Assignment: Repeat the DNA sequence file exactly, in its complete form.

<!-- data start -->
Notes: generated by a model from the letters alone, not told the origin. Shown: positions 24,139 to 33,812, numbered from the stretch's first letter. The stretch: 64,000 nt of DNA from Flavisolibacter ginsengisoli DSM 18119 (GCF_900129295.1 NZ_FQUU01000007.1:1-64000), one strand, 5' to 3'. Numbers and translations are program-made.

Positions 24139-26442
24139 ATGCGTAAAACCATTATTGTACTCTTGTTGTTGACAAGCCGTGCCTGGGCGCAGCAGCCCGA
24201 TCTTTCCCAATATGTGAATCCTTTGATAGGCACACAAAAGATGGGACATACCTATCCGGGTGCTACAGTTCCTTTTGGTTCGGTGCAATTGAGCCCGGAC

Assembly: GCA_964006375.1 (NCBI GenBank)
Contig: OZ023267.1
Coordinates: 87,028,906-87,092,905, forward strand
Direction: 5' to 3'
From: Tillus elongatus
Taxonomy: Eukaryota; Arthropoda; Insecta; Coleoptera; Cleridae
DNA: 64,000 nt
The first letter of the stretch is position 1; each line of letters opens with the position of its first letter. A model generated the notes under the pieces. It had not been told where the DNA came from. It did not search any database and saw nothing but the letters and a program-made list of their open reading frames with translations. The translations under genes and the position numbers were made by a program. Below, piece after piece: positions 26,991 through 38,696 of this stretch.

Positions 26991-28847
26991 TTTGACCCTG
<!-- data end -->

Notes: generated by a model from the letters alone, not told the origin. Shown: positions 24,139 to 33,812, numbered from the stretch's first letter. The stretch: 64,000 nt of DNA from Flavisolibacter ginsengisoli DSM 18119 (GCF_900129295.1 NZ_FQUU01000007.1:1-64000), one strand, 5' to 3'. Numbers and translations are program-made.

Positions 24139-26442
24139 ATGCGTAAAACCATTATTGTACTCTTGTTGTTGACAAGCCGTGCCTGGGCGCAGCAGCCCGA
24201 TCTTTCCCAATATGTGAATCCTTTGATAGGCACACAAAAGATGGGACATACCTATCCGGGTGCTACAGTTCCTTTTGGTTCGGTGCAATTGAGCCCGGAC

Assembly: GCA_964006375.1 (NCBI GenBank)
Contig: OZ023267.1
Coordinates: 87,028,906-87,092,905, forward strand
Direction: 5' to 3'
From: Tillus elongatus
Taxonomy: Eukaryota; Arthropoda; Insecta; Coleoptera; Cleridae
DNA: 64,000 nt
The first letter of the stretch is position 1; each line of letters opens with the position of its first letter. A model generated the notes under the pieces. It had not been told where the DNA came from. It did not search any database and saw nothing but the letters and a program-made list of their open reading frames with translations. The translations under genes and the position numbers were made by a program. Below, piece after piece: positions 26,991 through 38,696 of this stretch.

Positions 26991-28847
26991 TTTGACCCTG